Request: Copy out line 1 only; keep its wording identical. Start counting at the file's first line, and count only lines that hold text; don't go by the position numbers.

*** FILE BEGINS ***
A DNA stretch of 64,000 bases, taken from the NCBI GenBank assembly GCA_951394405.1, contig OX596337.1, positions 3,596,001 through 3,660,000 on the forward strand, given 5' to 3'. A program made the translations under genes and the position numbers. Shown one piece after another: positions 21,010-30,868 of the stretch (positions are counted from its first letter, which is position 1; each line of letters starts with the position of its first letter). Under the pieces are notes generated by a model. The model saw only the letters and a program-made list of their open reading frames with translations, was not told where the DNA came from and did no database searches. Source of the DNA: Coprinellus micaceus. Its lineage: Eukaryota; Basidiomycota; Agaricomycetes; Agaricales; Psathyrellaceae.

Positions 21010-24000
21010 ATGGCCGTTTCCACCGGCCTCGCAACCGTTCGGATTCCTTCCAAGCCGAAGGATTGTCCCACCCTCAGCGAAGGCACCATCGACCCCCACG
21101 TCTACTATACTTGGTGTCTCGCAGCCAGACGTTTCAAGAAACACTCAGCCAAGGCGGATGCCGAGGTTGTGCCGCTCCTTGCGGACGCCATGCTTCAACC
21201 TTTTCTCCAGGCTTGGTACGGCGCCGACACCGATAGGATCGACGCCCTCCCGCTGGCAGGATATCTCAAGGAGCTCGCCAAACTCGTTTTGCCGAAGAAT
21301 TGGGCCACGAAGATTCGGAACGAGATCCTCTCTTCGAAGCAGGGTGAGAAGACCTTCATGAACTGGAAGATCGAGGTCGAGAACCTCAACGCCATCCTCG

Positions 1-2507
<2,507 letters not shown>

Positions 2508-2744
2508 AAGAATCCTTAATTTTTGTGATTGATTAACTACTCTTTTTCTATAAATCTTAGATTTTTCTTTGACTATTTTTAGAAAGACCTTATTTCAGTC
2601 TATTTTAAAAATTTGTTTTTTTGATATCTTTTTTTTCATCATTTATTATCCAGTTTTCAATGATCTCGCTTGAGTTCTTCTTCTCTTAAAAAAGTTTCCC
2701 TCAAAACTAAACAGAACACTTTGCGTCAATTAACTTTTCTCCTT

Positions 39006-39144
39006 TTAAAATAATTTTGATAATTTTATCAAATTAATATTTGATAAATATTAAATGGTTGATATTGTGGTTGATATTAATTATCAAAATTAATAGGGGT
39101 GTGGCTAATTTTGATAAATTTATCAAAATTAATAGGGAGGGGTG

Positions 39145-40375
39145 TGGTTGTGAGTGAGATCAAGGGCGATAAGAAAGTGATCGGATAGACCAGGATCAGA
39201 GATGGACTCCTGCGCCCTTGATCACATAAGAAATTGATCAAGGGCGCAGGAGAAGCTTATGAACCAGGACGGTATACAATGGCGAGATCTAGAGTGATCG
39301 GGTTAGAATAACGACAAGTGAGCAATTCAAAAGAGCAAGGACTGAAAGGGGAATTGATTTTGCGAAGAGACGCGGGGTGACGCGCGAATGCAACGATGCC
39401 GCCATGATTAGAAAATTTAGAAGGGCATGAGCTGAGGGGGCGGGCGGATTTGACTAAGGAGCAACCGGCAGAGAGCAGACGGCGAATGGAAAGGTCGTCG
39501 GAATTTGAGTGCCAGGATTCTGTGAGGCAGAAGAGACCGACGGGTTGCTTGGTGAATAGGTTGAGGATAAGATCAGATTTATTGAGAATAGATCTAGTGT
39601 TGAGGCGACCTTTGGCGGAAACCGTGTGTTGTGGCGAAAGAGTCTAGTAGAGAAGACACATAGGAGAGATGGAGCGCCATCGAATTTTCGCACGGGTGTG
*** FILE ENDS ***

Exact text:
A DNA stretch of 64,000 bases, taken from the NCBI GenBank assembly GCA_951394405.1, contig OX596337.1, positions 3,596,001 through 3,660,000 on the forward strand, given 5' to 3'. A program made the translations under genes and the position numbers. Shown one piece after another: positions 21,010-30,868 of the stretch (positions are counted from its first letter, which is position 1; each line of letters starts with the position of its first letter). Under the pieces are notes generated by a model. The model saw only the letters and a program-made list of their open reading frames with translations, was not told where the DNA came from and did no database searches. Source of the DNA: Coprinellus micaceus. Its lineage: Eukaryota; Basidiomycota; Agaricomycetes; Agaricales; Psathyrellaceae.